Christians in the West put so much emphasis on having enough faith, that when we are not able to somehow conjure it out of nowhere, we feel like spiritual failures. As if faith were a commodity that you can just go to the grocery store and buy more, sitting right next to the Doritos. And, who doesn't need Doritos in desperate times? But, you cannot find faith sitting there for sale. You cannot just go get some more.
Nor can you simply wish for more faith. You cannot just get up in the morning and decide, “You know what, today I’m going to trust in the power of Jesus!” Because, quite frankly, sometimes when you look around for Jesus you find that he is asleep in the back of the boat. “Don’t you care that we are perishing?” the disciples chide.
So, I’ll ask the question again, “Where do you find peace in the storm?” The funny thing is that the answer has something to do with that nap that Jesus is taking in the back of the boat.
When we are in the throes of the horrific, we look to the back of the boat and see Jesus sleeping and assume that Jesus is not paying attention, or that Jesus does not care. But, that is an assumption, based on our perception of events. But, we can look at the sleeping Jesus in a completely different way…in the way that Christians from Asia tend to see Jesus.
When I went to India, I visited a beautiful little Christian temple. It was similar to Hindu temples where people could just stop by and pray whenever they got off of work or walked home from school. In the center of the temple was a statue of sorts that represented Jesus (in the style of a Hindu temple); but, when you looked at the representation, rather than seeing a cross or a man dressed in robes with arms outstretched as you would elsewhere around the world, you see a lotus flower.
A lotus flower is like a beautiful lily that grows on the water. I asked the pastor, “Why is there a lotus flower rather than a cross.” And, he responded, “Because Jesus is our lotus flower. No matter the storms that send the waters into chaos, the lotus flower always remains peaceful and beautiful, floating above the chaos. That is Jesus. He is peaceful in the storm because he knows that the storm does not win. He is peaceful in the storm because he has power over the storm. All he needs to is say three words, “Peace, be still” and it is.
This story of the storm is trying to tell us something quite profound. When in the throes of chaos, we tend to look back at the sleeping Jesus and assume that he does not care. But, the story is actually telling us to take a second look. Maybe, we should stop and ask, “Why is he so peaceful.” "What is it that he knows that I do not know?" If we stopped and considered the peaceful Jesus, we would see him rise up, stretch out his arms and whisper into the screaming wind, “Peace be still,” and we would see the storm waters fall to a silent rest.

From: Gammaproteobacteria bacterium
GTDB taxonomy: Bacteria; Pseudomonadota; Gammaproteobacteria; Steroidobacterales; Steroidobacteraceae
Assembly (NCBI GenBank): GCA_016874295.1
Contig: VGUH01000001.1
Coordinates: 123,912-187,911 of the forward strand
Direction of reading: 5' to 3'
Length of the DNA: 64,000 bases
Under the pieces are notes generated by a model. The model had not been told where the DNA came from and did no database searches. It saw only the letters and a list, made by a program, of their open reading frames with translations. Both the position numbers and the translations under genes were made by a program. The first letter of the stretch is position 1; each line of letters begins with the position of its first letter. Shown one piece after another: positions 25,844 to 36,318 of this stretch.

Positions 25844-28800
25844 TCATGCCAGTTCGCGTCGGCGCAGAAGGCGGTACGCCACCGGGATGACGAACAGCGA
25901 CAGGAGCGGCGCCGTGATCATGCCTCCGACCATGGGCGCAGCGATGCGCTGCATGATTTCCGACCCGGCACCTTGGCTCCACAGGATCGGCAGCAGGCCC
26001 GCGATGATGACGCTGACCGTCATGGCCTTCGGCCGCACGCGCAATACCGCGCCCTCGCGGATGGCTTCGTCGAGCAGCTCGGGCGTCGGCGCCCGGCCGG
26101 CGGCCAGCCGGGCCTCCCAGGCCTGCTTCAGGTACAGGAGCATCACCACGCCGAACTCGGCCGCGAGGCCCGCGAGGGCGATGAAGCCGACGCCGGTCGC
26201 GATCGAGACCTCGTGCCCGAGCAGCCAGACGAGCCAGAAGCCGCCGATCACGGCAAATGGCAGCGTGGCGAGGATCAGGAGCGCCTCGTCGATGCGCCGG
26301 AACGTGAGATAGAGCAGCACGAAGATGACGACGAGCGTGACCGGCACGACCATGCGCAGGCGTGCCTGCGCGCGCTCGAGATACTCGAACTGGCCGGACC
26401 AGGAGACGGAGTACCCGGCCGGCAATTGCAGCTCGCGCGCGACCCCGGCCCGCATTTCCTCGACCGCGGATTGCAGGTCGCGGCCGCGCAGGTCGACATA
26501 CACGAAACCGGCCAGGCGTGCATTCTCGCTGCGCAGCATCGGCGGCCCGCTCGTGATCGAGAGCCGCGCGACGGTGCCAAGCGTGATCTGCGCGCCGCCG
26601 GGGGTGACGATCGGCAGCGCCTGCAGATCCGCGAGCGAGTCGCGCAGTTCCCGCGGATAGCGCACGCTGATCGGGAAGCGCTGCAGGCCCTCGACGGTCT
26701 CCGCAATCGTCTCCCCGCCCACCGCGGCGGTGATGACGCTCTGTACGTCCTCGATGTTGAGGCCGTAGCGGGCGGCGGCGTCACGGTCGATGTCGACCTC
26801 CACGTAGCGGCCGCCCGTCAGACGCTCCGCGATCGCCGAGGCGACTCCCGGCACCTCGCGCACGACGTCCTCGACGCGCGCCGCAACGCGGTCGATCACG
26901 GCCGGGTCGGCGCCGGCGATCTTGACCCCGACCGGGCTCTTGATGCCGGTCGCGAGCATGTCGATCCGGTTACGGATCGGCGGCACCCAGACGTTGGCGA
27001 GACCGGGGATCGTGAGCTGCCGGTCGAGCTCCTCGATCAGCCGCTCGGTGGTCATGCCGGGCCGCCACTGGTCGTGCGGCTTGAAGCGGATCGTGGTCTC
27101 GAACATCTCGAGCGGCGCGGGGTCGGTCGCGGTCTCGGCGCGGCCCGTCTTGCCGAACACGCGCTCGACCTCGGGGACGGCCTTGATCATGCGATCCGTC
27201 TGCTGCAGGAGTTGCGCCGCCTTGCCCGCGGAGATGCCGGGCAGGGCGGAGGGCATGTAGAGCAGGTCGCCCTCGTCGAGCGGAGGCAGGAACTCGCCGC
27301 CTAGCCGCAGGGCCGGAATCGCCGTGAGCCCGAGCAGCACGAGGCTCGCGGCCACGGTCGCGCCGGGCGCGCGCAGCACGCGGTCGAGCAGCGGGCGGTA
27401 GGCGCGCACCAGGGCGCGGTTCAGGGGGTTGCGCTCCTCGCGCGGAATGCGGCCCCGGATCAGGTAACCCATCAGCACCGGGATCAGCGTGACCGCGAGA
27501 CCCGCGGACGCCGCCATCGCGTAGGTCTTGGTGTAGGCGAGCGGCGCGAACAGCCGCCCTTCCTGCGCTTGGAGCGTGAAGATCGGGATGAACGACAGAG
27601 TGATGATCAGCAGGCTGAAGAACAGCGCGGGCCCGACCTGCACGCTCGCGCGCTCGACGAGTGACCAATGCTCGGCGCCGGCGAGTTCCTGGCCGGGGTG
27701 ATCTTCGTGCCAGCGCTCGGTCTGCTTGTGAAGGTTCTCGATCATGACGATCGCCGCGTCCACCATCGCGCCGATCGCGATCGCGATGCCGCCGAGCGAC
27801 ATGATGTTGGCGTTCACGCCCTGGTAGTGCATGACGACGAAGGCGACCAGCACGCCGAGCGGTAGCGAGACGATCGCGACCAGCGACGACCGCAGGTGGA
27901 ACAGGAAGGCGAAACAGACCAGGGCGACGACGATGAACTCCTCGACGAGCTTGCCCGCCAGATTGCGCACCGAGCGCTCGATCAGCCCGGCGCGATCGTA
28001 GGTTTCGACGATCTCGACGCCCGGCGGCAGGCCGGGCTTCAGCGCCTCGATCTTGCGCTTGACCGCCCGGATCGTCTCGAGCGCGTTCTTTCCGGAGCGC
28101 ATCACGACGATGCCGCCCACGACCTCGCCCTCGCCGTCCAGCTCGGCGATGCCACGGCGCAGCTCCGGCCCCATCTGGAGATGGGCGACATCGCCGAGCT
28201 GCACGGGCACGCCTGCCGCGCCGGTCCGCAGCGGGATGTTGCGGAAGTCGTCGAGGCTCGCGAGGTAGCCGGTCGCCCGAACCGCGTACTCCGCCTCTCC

Where do you find peace in the storm? Do not waste time berating yourself for not having enough faith, or for the inability try to conjure up some non-existent courage. After-all, only God can get water from a stone.
Rather, simply look toward the back of the boat and see Jesus. See him, peaceful, as the boat thrashes about on the sea. Consider why he is so peaceful. Consider that he knows something that you do not.
In him you can see that a peace that rises above the stormy sea is our true reality. Peace is the true reality. Where do you find peace in the storm? Take a deep breath, look to Jesus, and see the power of peace. Jesus is our peace.
In that hospital room where the family member held the shoulder of the loved one, helplessness spread across his face, it was fascinating to look at the face of the man who was violently ill. Of course, you could see the strain that comes with all the gut wrenching, but beyond that, there was a peace about the man.
He was asked about that peace a day later. “Why were you so peaceful while everyone else panicked?”
He pointed to the white board on the wall facing his bed. At first you could not see what he was pointing at because it was so small, but sure enough it was there. Stuck into the corner molding of the white board was a postage stamp sized picture of a cross. Pointing to the picture he said, “When I feel that I am losing control, I just look to the one who brings peace.”
In other words, he simply looks to the back of the boat and realizes that peace is resting close by. Peace is not far away. Peace is there. Jesus is there. "Peace, be still."